Barbers continue their fight for dignity in Orissa

By Rifat Mumtaz

On October 4, human rights activist Baghambar Patnaik was arrested by the Orissa government for leading over 300 lower caste Bariks (barbers) in a silent protest against inhuman treatment by the upper castes

The forced parading of a woman, stripped naked, in September this year by members of the upper caste community in a coastal village in Orissa underlined the fact that the caste system in Orissa is alive and well. The government's claim that "mostly the caste system is functional and not rigid in Orissa as in the south, and that by and large untouchability has been wiped out in the post-Independence period," comes as a surprise in the wake of repeated protests by the barber community against caste repression in the state.

On October 4, 2005, the state government arrested human rights activist Baghambar Patnaik for leading a silent rally of over 300 lower caste Bariks, called 'sevaks' or 'sons', in Puri, Orissa. Patnaik has been protesting the government's inaction on the issue of declaring barbers bonded labourers; he has also been protesting the non-implementation of the Bonded Labour Act, 1976, in the state.

The October 4 rally, organised by the Orissa Goti Mukti Andolan (Campaign for Barbers' Rights), was a reaction to an incident on September 19 where several women belonging to the barber community were dragged by the hair by the upper caste Khandayats, called 'fathers', after their husbands refused to wash the feet of the groom and guests at a marriage ceremony held in March this year. The incident took place in the coastal village of Bhubanapati, in Puri district; members of the community have since left their homes and are scared to return, fearing another attack by the Khandayats. Four women were beaten and another was paraded naked. The women were locked in a room and their homes looted while their men were away.

Close on the heels of this incident, 82 barber families in 17 villages in Puri have been socially and economically ostracised by the upper castes. They are denied access to water sources and other common assets. With the police and local administration showing little interest in the matter, the victims are now knocking on the doors of the state governor.

Younger-generation barbers see no reason why they should be forced to continue the age-old custom of washing the feet of upper caste men, announcing upper caste marriages by beating drums, clearing up leftovers and cleaning utensils after a marriage feast. They do all this for a paltry 15 kg of paddy annually, around Holi, as wages given to them by the Khandayats under an ancient oral agreement (known as the 'bartan system'). In the recent past, awareness and increasing levels of education have sparked protests among young members of the barber community who feel such activities undermine their dignity. The protests have now taken the shape of a campaign for the rights of barbers.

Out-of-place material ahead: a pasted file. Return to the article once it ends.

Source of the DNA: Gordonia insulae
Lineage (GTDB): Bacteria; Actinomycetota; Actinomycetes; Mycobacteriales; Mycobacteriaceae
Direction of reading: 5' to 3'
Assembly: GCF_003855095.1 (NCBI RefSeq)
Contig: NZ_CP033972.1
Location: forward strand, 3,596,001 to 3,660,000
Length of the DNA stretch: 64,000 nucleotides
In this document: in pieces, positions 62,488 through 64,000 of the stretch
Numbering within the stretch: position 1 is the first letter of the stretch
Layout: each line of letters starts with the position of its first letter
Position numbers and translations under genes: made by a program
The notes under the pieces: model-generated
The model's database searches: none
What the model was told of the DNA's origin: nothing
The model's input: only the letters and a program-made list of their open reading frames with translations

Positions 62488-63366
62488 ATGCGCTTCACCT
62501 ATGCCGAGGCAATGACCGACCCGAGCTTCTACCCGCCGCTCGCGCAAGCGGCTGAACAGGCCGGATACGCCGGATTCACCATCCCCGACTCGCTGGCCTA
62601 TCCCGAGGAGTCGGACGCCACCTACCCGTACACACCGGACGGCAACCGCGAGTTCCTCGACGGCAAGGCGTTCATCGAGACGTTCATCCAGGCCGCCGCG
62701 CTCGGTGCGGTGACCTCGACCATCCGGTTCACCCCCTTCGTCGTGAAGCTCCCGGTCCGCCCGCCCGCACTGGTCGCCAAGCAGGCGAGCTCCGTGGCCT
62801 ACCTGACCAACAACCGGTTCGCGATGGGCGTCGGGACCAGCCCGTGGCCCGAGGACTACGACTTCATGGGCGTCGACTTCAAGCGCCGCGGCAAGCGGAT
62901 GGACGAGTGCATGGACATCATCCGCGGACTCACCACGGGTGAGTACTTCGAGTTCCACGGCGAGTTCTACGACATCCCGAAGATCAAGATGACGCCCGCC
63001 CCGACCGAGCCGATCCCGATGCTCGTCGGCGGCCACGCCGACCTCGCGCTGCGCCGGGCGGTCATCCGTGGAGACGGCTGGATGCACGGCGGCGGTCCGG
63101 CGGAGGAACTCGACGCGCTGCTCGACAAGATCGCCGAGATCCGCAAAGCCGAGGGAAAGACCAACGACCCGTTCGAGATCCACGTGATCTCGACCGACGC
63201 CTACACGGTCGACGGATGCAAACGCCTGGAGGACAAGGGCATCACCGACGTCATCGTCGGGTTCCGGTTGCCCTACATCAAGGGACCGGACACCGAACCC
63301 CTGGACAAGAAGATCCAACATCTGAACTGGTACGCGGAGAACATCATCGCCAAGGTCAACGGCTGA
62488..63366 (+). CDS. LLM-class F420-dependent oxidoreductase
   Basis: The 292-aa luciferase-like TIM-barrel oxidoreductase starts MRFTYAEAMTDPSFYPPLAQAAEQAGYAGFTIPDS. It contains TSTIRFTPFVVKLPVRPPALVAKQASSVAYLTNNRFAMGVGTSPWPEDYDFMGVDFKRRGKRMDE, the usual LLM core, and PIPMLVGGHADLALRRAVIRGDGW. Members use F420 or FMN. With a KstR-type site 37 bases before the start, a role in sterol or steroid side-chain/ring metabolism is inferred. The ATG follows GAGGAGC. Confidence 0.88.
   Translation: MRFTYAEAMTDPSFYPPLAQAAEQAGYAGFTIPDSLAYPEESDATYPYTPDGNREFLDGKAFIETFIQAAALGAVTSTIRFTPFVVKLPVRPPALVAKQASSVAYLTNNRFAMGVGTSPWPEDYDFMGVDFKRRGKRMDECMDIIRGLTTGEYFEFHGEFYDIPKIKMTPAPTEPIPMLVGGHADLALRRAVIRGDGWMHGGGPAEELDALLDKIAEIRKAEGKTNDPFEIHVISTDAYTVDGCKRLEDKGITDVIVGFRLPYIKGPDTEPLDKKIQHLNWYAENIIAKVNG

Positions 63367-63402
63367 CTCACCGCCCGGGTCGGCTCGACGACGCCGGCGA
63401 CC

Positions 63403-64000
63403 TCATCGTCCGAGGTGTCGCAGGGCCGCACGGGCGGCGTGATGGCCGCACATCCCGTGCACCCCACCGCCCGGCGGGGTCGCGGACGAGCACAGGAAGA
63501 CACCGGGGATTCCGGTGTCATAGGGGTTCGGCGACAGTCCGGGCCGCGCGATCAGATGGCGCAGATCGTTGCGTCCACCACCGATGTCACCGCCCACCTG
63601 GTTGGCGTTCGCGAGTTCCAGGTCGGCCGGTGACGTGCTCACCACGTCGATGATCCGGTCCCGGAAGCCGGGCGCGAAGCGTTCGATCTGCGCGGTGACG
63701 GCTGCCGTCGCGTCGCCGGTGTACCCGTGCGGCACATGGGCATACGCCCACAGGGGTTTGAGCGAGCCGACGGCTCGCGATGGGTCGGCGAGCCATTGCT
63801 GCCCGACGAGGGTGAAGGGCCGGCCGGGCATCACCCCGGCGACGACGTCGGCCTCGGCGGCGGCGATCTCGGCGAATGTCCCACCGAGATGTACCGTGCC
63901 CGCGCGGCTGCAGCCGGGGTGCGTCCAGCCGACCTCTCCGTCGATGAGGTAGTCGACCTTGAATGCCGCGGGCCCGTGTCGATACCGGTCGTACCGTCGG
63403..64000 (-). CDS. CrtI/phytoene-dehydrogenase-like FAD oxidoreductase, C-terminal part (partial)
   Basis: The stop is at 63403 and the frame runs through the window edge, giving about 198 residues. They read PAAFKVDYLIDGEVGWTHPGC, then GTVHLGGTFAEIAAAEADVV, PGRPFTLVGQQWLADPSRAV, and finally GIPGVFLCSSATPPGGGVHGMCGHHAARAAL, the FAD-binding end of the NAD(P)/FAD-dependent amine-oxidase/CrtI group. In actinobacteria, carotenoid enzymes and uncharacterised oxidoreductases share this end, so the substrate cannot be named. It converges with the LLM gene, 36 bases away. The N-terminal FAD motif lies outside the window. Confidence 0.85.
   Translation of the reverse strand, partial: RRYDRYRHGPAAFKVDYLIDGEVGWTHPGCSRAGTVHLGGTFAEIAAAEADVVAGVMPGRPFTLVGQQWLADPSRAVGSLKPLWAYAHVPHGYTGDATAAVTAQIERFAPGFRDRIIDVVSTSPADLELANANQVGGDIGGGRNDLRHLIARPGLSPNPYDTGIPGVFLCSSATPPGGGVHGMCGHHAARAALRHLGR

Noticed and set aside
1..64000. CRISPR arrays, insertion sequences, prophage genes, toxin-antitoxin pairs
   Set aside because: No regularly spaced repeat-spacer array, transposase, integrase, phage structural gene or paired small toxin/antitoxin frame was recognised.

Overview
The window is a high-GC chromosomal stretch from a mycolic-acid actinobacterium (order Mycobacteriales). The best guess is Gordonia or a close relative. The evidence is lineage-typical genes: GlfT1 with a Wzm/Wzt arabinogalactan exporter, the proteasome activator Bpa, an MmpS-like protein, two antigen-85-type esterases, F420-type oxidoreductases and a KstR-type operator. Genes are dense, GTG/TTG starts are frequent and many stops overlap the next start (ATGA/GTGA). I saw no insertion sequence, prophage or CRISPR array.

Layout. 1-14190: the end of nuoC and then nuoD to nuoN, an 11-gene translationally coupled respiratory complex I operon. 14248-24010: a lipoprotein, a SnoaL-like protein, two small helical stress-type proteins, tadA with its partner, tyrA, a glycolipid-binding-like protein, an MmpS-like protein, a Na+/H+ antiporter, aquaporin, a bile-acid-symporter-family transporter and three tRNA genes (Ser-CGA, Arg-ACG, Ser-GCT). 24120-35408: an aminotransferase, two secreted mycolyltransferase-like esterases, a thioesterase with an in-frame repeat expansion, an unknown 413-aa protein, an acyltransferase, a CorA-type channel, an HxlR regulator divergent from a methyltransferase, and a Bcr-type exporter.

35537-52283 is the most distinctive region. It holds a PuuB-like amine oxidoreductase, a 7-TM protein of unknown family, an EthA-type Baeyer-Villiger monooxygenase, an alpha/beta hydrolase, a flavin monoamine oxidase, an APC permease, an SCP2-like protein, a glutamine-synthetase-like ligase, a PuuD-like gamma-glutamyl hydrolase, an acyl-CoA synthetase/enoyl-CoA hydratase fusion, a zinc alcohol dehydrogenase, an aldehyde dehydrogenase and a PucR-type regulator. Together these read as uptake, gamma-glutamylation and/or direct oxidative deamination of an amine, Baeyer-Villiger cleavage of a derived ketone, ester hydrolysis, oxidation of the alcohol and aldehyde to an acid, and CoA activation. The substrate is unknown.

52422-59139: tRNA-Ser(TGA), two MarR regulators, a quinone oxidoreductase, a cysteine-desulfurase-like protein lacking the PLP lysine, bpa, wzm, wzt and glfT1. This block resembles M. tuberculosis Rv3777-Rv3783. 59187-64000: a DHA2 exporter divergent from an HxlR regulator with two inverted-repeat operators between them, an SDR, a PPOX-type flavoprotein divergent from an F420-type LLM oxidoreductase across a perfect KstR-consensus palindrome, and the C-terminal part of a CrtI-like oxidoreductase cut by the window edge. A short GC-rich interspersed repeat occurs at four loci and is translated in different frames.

The Orissa Goti Mukti Andolan is demanding a ban on the inhuman treatment of barbers. It also wants the government to declare barbers bonded labourers. A number of protests, dharnas and meetings have been organised over the past five years to unite the barbers in their fight, and to bring the issue to the notice of the state. But, it would seem, the protests have only resulted in further oppression of the community by both society and the state.

Prior to the October 4 rally, in May 2004, activists working on the issue filed appeals with the Orissa Human Rights Commission referring to Sections 11, 12 and 13 of the Bonded Labour (Abolition) Act 1976. They asserted that they (the barbers) were being forced to carry out certain activities only by virtue of being born into a particular caste. The activists even approached the Puri district magistrate, but their complaints have not been registered as instances of bonded labour.

The barbers allege that despite five years of struggle nothing has changed at the ground level. This, they say, is "because the sympathies of the district administration and the police lie with the upper caste perpetrators of injustice".

On Thursday, October 20, 2005, barbers wearing black cloths over their mouths and carrying placards protesting their alleged ill-treatment took out a march, under the banner of the Orissa Goti Mukti Andolan, the Ambedkar-Lohia Vichar Manch and the Nikhil Utkal Barik Samiti. They staged a dharna in front of the Orissa secretariat demanding the end of injustice to the community.

Meanwhile, Patnaik is still in jail and has resolved not to accept bail until the barbers are declared bonded labourers and are freed from the clutches of the upper castes.

(Rifat Mumtaz works with the campaign support unit, National Centre for Advocacy Studies)

InfoChange News and Features, November 2005